scythe-pitchfork-on-bike-in-bulgaria

If you were to do a similar trip again, is there anything you’d do differently?

Having ridden across the United States, I had a good idea of how many miles we could ride per day while still having time to get cleaned up and do your laundry.

I was thinking about 75-80 miles a day, but what I had underestimated was all the stopping and starting we had to do in Western Europe. Because it’s so densely populated, the navigation, the traffic lights and the time taken to make your way through the urban areas all took so much more time than in America. In America, once you’re outside the cities, you ride 75 miles down the road, do a left, then you’re done!

If I was planning a similar trip now, I’d plan to do fewer miles per day in Western Europe. Once you got into Eastern Europe where the population density is lower and the cities weren’t as big, you could get more miles done. There is just so much history throughout the West, you find yourself stopping and taking photographs much more frequently than I did whilst riding across the States.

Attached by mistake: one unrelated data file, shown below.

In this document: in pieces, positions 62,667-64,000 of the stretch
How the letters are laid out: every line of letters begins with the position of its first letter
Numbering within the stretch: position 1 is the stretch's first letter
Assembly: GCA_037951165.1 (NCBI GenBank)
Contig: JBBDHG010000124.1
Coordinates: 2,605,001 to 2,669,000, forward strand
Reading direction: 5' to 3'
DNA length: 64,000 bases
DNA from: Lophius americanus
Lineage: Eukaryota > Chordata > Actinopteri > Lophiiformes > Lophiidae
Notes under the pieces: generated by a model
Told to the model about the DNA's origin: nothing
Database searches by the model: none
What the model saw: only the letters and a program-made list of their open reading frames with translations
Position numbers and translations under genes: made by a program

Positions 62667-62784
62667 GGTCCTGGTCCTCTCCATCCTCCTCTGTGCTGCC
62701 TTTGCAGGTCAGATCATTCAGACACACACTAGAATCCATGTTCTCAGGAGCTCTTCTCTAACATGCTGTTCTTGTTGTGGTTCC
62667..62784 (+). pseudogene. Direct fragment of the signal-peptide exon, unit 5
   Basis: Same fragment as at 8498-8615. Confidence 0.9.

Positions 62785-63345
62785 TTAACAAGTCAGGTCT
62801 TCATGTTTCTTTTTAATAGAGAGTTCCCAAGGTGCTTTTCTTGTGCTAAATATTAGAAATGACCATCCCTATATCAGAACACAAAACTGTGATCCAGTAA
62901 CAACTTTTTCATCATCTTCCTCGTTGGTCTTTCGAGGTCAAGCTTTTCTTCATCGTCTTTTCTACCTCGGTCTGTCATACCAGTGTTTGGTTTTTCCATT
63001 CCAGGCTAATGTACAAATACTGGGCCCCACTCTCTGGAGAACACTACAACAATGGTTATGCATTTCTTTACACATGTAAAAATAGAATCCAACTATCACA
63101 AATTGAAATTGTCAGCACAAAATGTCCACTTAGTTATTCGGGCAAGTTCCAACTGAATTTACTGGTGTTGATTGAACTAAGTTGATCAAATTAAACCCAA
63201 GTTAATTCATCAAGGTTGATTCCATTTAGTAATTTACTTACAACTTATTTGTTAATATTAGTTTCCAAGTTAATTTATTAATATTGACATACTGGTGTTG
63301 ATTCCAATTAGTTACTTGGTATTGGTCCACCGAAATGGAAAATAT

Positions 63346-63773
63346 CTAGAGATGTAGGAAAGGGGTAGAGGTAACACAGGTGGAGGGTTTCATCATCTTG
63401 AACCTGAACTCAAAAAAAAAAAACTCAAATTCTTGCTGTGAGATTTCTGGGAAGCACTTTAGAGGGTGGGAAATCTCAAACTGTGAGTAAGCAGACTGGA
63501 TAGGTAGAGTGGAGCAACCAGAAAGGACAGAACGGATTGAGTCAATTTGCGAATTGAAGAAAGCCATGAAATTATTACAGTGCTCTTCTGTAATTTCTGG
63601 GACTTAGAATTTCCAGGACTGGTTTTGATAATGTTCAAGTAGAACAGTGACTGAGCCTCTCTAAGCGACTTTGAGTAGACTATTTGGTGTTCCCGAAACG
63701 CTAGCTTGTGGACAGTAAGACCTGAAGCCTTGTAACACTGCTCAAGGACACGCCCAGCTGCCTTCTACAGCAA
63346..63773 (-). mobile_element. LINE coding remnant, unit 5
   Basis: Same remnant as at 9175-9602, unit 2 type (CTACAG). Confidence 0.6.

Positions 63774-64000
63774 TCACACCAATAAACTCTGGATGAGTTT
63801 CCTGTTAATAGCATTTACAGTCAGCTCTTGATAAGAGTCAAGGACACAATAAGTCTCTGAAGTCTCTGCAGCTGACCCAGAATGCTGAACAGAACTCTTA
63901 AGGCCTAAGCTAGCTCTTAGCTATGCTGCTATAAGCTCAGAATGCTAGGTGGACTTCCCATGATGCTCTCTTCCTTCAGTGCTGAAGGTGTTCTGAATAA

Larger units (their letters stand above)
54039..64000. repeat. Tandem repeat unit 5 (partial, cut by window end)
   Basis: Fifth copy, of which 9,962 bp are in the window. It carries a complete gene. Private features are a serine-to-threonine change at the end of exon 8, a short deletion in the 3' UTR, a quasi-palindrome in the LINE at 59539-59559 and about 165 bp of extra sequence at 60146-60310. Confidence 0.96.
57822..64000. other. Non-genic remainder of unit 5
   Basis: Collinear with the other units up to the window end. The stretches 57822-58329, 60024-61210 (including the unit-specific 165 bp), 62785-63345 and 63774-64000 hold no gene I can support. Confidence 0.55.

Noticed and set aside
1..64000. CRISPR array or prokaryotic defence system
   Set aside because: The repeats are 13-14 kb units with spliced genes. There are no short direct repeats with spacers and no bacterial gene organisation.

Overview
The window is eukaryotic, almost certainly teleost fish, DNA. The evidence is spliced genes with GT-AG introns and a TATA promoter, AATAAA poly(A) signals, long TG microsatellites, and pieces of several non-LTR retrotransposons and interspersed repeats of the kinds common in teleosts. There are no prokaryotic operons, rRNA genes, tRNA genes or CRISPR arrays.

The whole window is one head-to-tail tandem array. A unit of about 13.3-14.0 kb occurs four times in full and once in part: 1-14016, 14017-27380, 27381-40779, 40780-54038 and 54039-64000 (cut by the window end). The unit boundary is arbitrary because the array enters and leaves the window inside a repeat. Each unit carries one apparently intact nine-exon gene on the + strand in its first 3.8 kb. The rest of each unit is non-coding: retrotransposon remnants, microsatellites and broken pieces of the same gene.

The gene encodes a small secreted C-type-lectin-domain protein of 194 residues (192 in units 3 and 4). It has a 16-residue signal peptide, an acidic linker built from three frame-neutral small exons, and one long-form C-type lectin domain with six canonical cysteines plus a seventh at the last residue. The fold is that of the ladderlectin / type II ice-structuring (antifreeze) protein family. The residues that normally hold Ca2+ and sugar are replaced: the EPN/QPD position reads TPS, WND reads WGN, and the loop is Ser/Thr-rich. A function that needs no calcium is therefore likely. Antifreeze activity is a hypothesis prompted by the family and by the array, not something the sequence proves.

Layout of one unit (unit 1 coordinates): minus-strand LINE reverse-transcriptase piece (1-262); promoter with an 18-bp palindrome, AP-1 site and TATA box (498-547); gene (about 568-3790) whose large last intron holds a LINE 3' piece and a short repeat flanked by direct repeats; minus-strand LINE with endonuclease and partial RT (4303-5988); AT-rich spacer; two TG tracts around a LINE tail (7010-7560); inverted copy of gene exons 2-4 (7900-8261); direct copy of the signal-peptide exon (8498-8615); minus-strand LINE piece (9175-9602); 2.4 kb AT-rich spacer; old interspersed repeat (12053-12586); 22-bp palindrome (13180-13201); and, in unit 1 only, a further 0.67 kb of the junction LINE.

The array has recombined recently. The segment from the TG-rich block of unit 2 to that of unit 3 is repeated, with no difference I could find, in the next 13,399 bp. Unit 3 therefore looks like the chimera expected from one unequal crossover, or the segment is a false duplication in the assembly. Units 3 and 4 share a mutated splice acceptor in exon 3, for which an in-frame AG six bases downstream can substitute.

Were you and your cycling equipment insured for your trip?

Yes, I had insurance on my bike and from a health point of view, I had travel insurance as well. Also, we carried a good, strong lock because if you lose your bike on a trip like that, you’re stuffed. So I carried a Sold Secure silver rated lock and we did look after our bikes. Many times we were able to put them in the hotel or behind the hotel in a safe lock-up.

Which was the most challenging city to ride in?

The most difficult ride was actually the very last day. We knew from the cycling blogs we’d read that Istanbul was going to be a rather difficult city to cycle into. But I hadn’t realised before the trip just how big Istanbul is – its population is over 14 million people!

On our final day, we stayed on the Western edge of Istanbul by the coast, still 45 miles from the centre of the city where we were due to finish. And those 45 miles were urban. We literally rode through the city for 45 miles just to get to the centre. There were some cycle paths along the coast, but we ended up on the roads in busy traffic. So that was probably the hairiest day – simply because it was an entire day of riding in traffic.

royce-at-the-bosphorus

How much equipment did you carry on each ride?